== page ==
Untold story

Marybeth Gasman, assistant professor of education in GSEsicPhoto credit: Candace diCarlo

For 10 years, Marybeth Gasman held a variety of jobs in college administration, from student affairs to fundraising. And when she started a Ph.D. program at Indiana University, she did so with every intention of remaining in college administration—until her husband sat her down and changed her career path forever.

“My husband—who was my fiancé at the time—said to me, ‘You have so many ideas. Why don’t you be a faculty member, so you could explore those ideas?” Gasman recalls.

Following her husband’s advice, Gasman changed tracks in her Ph.D. program, enrolled as a full-time student, and graduated in 2000. She’s never looked back.

“I changed from having more practical interests to developing an interest in the history of African-American higher education,” she says. “That interest came from taking classes and from looking around and [seeing] where there were huge holes and having an interest in creating publications, creating writing, in a way that would fill some of those holes.”

With the publication last year of her book, “Envisioning Black Colleges,” Gasman, an assistant professor in Penn’s Graduate School of Education, has started to do just that. Already in its second edition, “Envisioning Black Colleges” offers a comprehensive history of the United Negro College Fund—the philanthropic organization that raises money for student scholarships and other tuition programs at private black colleges.

Gasman’s text reveals for the first time the story of the white philanthropists who first funded the UNCF, the organization’s response to the Civil Rights movement in the 1960’s and the success of the landmark “A Mind Is A Terrible Thing To Waste” ad campaign. “While I was doing this research, I realized there were a lot of African-Americans who were doing a lot to support their own causes, and that gets ignored many times in the philanthropic literature,” Gasman notes. “‘Envisioning Black Colleges’...starts out with the whites doing the fundraising. But mainly it’s about African Americans raising money for their own cause and I think that’s really significant.”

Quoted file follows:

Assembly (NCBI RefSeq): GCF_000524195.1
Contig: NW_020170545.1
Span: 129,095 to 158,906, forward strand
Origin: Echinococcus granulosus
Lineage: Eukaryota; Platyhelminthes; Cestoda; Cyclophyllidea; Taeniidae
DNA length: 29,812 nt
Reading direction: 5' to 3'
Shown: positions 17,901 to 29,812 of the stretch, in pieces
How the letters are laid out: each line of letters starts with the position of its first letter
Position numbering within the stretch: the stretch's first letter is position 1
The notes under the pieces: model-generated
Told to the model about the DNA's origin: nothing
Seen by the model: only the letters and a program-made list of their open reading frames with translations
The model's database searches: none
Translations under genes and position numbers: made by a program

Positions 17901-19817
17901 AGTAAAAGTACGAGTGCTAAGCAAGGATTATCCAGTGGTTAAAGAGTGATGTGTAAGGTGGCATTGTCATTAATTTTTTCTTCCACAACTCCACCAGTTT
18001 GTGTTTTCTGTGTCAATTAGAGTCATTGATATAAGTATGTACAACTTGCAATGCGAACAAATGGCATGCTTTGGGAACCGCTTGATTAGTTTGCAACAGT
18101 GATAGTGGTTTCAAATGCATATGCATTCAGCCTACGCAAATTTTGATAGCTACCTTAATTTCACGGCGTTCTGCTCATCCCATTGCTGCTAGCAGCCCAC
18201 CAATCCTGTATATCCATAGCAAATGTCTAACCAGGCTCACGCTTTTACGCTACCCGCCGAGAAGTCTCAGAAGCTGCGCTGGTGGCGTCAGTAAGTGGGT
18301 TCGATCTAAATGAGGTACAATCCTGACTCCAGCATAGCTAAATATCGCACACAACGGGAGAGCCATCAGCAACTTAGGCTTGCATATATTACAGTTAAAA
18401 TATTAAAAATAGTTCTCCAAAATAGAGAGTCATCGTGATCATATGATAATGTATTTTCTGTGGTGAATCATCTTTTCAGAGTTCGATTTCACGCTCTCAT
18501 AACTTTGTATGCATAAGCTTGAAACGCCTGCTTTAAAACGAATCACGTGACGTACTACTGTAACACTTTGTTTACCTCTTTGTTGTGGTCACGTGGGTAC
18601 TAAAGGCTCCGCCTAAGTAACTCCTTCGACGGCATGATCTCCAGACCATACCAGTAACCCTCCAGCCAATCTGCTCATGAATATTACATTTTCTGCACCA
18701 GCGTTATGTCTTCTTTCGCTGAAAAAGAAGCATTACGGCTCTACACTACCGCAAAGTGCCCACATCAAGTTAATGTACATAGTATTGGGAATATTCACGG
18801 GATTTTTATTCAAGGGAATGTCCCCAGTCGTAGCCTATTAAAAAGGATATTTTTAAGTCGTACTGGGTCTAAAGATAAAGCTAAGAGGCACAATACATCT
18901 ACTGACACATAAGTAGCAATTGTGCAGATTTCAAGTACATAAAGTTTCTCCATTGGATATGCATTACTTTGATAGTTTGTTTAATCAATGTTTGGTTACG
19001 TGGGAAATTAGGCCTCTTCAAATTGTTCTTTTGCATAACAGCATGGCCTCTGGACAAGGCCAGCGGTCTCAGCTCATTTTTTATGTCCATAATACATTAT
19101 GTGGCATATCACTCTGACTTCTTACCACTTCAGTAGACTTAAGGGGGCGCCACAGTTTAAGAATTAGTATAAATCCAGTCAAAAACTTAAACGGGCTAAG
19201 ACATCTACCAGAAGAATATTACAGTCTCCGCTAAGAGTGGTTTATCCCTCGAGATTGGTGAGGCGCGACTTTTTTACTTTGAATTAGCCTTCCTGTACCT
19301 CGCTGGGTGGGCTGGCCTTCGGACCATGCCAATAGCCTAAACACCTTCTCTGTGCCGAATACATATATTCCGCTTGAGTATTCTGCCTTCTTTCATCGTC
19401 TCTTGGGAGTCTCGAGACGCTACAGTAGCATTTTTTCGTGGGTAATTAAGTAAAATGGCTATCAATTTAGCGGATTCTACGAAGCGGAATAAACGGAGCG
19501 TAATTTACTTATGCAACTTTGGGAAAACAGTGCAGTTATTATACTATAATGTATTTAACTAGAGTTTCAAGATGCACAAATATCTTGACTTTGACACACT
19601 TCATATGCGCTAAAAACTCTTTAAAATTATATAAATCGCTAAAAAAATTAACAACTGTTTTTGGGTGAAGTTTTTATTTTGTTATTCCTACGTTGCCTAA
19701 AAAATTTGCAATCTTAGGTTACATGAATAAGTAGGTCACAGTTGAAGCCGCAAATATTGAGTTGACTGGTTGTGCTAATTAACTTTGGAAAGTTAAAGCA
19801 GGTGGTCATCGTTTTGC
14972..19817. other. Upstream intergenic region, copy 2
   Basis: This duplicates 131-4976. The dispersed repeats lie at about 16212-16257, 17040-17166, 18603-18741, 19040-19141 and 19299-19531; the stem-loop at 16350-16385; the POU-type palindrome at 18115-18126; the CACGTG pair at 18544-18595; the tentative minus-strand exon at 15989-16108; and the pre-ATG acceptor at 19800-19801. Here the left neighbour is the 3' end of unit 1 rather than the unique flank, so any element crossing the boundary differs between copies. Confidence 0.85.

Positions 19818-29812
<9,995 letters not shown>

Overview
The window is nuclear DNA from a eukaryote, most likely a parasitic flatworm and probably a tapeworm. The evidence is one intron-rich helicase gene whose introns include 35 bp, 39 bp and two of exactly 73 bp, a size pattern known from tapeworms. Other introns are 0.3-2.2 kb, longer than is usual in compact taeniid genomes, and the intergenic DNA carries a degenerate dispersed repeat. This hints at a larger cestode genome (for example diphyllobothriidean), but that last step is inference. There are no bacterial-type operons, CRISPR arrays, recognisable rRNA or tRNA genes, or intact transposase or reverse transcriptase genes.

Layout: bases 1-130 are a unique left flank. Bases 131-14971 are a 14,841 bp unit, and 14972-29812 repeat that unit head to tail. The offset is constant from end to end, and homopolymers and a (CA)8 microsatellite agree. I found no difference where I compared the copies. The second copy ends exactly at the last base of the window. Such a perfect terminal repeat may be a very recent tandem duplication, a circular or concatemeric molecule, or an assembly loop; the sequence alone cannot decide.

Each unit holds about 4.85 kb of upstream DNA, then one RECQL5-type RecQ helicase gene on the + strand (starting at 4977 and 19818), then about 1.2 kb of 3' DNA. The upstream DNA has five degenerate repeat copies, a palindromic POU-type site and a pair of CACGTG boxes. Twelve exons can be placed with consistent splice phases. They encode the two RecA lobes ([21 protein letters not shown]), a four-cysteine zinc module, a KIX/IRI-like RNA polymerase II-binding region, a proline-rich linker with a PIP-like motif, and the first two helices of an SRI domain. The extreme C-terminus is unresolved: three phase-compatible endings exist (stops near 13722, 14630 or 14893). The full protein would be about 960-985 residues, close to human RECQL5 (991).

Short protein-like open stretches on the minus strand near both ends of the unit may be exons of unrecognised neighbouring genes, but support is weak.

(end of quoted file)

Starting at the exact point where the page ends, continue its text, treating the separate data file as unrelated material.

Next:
Q. How did you get interested in black colleges and philanthropy?
A.
Because I had done fundraising for quite a long time, I had an interest in fundraising and also in philanthropy—how do we raise money from individuals and organizations and also why do those individuals or organizations give? It becomes even more interesting when you bring race into the picture, because for me there are all kinds of intrinsic and extrinsic reasons that people fund things.
When you study black colleges, one of the things that you find out right away is that white philanthropy is all over them. Some people would say, ‘Well, that’s great, right?’ These wealthy white men, mainly, were funding these institutions, but on the other hand, what you find out when you look at the history of these institutions is that they were, these white philanthropists, funding them for specific reasons. They were funding them so they could, in some cases, have an educated class of workers for their railroad or their mills or things like that. In other cases, there were people who had the well-being of African Americans in mind and they were funding them because they wanted to move the black race forward. This is early on, anywhere to the 1880s to the 1920s.
Philanthropy always has some strings attached. It’s almost impossible not to have strings attached.